Monday, July 8, 2013

What influences prices of depository receipts

This article was first published in the Hindu Businessline, Investment World, July 8, 2013; Co-Author: Kaushik Bhattacharjee, IBS Hyderabad.

The globalisation of the Indian stock market is reflected in India’s sophisticated institutional capacity, facilities and international practices, which have increased capital availability and market liquidity in India by attracting FIIs.

Unimpeded financial markets allowed Indian companies to cross-list in international exchanges and raise capital by issuing depository receipts and convertible bonds.

Issued by US banks (acting as custodian), ADRs are negotiable certificates that represent the ownership of shares in non-US companies. They enable US investors to invest in foreign securities and non-US investors to invest in US markets.

These instruments provide a unique opportunity to investigate interaction channels between the US and other equity markets, both in synchronous (eg. US and Canada) and non-synchronous (eg. US and India) time settings.

Information transmission

In synchronous settings, ideally speaking, in the absence of any frictions like capital control or illiquidity or differential tax structure, information should flow into both the markets at the same time instance.

However, in non-synchronous settings like NYSE/Nasdaq in the US and NSE/BSE in India, various issues of market efficiency such as price transmission and price discovery beckon investigation.

On any calendar day, the Indian market opens first and the US market is the last to close. Therefore, if markets are efficient, the ADRs should react to new market-wide information in India when US markets are closed and vice-versa.

If the exchange rate remains approximately constant over time, an upward (a downward) movement of the underlying assets will move up (down) the corresponding ADR’s price.

On a given calendar day, Indian markets close first. Therefore, if the two markets are fully efficient and the prices of underlying shares truly affect the prices of ADRs, then we expect that a shock from the underlying shares would be reflected in ADR prices (as well as price changes) in the same calendar day. However, a shock in the previous trading day should not affect the ADR.

Exchange rate impact

ADR prices get indirectly influenced by the INR/USD rate. For foreign portfolio investors, directly holding INR denominated shares, profits from investments in Indian markets are subject to exchange rate risk.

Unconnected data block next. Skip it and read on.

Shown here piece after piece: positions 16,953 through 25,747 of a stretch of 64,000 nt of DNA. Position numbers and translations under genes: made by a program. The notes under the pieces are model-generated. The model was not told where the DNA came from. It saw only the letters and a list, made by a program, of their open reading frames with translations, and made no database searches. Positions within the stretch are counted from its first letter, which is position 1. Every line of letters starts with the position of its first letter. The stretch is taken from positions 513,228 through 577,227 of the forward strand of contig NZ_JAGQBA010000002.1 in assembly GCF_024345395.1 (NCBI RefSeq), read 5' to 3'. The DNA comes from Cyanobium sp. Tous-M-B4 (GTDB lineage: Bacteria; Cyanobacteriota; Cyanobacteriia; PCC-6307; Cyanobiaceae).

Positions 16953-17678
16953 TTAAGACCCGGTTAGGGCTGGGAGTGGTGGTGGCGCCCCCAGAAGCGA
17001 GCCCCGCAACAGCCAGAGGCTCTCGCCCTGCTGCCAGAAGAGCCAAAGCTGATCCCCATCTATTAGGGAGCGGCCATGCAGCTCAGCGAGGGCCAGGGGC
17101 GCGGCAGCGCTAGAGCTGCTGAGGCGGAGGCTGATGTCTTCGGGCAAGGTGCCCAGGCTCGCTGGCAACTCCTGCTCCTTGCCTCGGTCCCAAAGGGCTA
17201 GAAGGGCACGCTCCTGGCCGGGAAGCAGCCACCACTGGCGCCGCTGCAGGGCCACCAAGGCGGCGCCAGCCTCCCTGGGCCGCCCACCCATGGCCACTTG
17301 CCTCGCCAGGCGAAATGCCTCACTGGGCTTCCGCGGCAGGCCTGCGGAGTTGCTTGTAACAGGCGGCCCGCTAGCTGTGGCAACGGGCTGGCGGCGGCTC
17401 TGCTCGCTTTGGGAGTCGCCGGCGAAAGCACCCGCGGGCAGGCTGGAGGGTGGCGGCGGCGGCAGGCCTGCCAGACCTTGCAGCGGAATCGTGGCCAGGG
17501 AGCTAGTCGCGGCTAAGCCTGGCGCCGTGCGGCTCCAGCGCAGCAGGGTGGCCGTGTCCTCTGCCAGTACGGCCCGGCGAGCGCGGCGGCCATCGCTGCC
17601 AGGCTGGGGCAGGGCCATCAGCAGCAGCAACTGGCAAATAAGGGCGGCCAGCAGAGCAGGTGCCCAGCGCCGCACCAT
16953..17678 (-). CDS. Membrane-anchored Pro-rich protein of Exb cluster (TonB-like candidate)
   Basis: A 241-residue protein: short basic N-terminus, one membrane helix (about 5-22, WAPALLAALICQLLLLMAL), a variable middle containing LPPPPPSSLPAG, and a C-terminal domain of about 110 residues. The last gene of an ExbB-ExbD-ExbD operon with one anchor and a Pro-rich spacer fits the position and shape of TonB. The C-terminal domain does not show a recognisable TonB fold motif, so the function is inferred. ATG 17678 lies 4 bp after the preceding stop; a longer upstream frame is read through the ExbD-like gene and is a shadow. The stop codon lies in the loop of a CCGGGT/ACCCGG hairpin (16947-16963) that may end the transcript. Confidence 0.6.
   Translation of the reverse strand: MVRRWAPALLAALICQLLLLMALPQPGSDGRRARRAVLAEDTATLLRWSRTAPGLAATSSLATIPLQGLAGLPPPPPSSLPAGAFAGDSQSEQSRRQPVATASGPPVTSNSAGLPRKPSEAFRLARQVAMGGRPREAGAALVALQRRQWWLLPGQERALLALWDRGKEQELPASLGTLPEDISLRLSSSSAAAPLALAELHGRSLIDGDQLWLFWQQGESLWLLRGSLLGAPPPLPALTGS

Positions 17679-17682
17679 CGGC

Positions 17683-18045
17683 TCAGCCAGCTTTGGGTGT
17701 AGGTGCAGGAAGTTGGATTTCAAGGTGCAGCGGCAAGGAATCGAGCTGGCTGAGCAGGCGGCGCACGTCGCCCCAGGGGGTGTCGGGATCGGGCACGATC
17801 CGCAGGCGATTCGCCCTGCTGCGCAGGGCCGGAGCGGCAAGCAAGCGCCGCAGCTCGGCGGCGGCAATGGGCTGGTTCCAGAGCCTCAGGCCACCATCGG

Movements in INR/USD rates directly affect Indian ADR prices until possible arbitrage profits, triggered by foreign exchange movements, disappear.

An upward (a downward) movement of the underlying stock coupled with an appreciation (a depreciation) in INR/USD rates will exert greater pressure on that particular Indian ADR to move up (down). However, if these two move in opposite directions with the same magnitude, the effect is netted out and the ADR price remains the same.

We find that, the way changes in ADR returns relate to changes in the S&P 500 Index, Nifty index and exchange rate differs from how ADR prices change subsequent to changes in underlying stock prices. The contemporaneous changes in Nifty index positively influence ADR returns, followed by a significant (mostly negative) price response on the following days. The exchange rate emerges as significant for some stocks at different lags. Thus, while ADRs seemingly under react to information on underlying securities and overreact to information on their own lagged values in gradual diminishing magnitude, this is not the case with market indices.

This indicates that information transmission to and from the domestic and U.S. markets is not completely efficient. It is reasonable to conjecture that besides market frictions, such as conversion fees and capital control restrictions (e.g. the famous headroom issue), the mis-pricing is due to varying expectations of investors in these two markets.
Post a Comment